The Way we Work. Part 1. Morning with my pod
I call it the Tardis. My bigger-on-the-inside-than-the-outside journey through time and space. Mostly I use it for work. Sometimes for play. Sometimes for just drifting off into another place. Last week the kids came in and we watched the sunset1 in Hawaii. We were there – immersed in that near physical experience. We saw it. We smelled the sea. We felt the heat. We touched the palms. We just didn’t go anywhere to do it, other than my own personal tardis – my pod.
The pod itself sits in the house. In the room that we once called the study. It is smaller than a 3m cube, a little bigger than the original tardis. Most people have their work pod at home now, though there are still the pod farms for those that don’t. From the inside each pod is simple – four walls, a ceiling and a floor – all white. The floor moulds itself2 to suit the need at the time – one minute a chair, and maybe a table, the next nothing. Each and every surface is an interactive display.3
My day at work isn’t like the day at work used to be. My Dad tells me of the hours spent commuting. I just get up, shower, eat breakfast and wander into the pod. I like to spend the first few minutes on the train – a kind of retro social hangout with fellow workers. I pick a different route every day, watching the scenery fly by the windows - distant countries that we so rarely physically experience now that we can be there so easily in the pod.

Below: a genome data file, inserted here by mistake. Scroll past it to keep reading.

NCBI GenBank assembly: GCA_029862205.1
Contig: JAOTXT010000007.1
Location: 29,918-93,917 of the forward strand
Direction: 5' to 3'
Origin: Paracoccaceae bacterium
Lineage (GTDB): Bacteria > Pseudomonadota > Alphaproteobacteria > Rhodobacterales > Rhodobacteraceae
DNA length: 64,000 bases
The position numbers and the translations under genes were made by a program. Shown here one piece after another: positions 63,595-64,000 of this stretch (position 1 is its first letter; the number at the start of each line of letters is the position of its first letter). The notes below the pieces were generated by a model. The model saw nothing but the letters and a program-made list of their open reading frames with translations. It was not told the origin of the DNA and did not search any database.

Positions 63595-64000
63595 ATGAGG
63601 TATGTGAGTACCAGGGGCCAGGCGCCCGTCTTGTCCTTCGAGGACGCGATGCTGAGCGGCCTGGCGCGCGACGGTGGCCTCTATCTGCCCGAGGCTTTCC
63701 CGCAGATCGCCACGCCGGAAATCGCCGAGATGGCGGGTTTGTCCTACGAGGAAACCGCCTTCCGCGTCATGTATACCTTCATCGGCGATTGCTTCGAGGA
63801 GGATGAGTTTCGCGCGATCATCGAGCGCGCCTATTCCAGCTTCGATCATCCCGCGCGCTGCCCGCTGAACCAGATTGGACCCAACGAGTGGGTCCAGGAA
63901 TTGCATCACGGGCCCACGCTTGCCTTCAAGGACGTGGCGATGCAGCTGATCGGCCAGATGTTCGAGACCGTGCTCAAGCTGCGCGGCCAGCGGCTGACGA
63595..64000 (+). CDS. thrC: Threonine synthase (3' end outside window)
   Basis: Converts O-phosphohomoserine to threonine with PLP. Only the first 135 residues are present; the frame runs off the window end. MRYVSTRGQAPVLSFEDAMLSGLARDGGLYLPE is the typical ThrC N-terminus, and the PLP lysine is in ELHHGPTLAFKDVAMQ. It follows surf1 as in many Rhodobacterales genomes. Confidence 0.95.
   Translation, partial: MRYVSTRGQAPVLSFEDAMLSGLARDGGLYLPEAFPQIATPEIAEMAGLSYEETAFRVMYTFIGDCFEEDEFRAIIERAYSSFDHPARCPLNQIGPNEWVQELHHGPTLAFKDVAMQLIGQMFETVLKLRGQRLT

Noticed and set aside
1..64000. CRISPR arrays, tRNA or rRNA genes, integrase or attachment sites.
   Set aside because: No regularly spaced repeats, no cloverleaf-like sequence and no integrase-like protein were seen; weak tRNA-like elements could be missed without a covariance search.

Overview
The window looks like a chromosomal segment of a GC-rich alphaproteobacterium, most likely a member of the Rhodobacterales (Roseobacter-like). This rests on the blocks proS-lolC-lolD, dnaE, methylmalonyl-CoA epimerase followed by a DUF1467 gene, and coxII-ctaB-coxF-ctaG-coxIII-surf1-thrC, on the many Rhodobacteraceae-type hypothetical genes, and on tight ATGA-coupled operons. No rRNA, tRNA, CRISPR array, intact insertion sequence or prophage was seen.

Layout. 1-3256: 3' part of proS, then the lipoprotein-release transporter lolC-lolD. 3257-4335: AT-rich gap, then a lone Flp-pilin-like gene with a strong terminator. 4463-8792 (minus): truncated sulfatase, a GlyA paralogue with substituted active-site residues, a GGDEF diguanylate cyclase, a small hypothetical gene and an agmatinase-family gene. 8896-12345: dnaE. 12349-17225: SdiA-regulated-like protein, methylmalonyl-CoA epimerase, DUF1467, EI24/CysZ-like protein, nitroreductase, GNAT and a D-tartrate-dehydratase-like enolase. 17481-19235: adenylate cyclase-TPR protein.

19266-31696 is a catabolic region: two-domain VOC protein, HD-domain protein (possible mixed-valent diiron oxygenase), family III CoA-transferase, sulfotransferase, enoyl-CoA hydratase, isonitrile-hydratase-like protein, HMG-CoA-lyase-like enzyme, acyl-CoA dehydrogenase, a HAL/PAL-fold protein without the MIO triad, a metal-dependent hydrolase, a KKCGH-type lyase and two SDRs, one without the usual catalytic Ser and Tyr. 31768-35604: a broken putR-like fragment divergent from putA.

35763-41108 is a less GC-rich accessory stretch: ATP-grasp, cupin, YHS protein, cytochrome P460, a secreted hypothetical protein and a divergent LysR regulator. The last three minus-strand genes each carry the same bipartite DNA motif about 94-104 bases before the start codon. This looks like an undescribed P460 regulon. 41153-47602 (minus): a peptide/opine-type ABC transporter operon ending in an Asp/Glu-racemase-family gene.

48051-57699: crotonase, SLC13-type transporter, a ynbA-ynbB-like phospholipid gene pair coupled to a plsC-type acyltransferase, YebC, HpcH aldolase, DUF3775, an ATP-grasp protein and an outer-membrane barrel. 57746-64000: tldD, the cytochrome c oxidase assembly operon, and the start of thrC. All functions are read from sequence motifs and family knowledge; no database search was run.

After catching up, it’s down to business. The train dissolves to be replaced by my jobs for the day. First up, approve some expenses from the team. It takes no time, each set appearing automated briefly in front of me before I push it into the appropriate place with a gesture supplemented by spoken comments4. Similarly purchase requests, holiday approvals, time booking approval – no time at all, my hands flying across the primary surface in front of me whilst I provide the commentary of the daily tasks. 5
As I finish a call comes in from a colleague, James. I accept it, at which point the train disappears, and we find ourselves sitting outside a café in Amsterdam. It’s the default meeting place for my calls with James. Within the pod, you can configure how you appear to others as they configure how they appear to you. Your avatar can be representative of you, or if there are reasons, anonymised. We’ve been collaborating on a project together for some time, and so my avatar is using an image of my actual face, and overlaying my facial expressions6. The shirt I threw on first thing clashes with the café awning today so I quickly whizz through my wardrobe and change it instantly. We then look at our project – a section of a secondary wall displaying the detail of some code we had created together. We’ve got a problem.
Collaboration and peer reviews
Still at an impasse, we open the room to others and move to a lecture theatre for more space. Others start to join, having spotted the open room and headline problem definition from the job boards. Some we recognise – regular collaborators – some of whom we’ve even met in reality. Many we don’t, hidden behind their virtual disguise. It doesn’t matter. We need to fix the problem, and we know that here are a bunch of qualified people who are keen to contribute and solve. Any collaboration like this has a financial benefit of course. Peer review7 continually assesses contribution, and any of us can donate credits8 to recognise particular insight or solutions.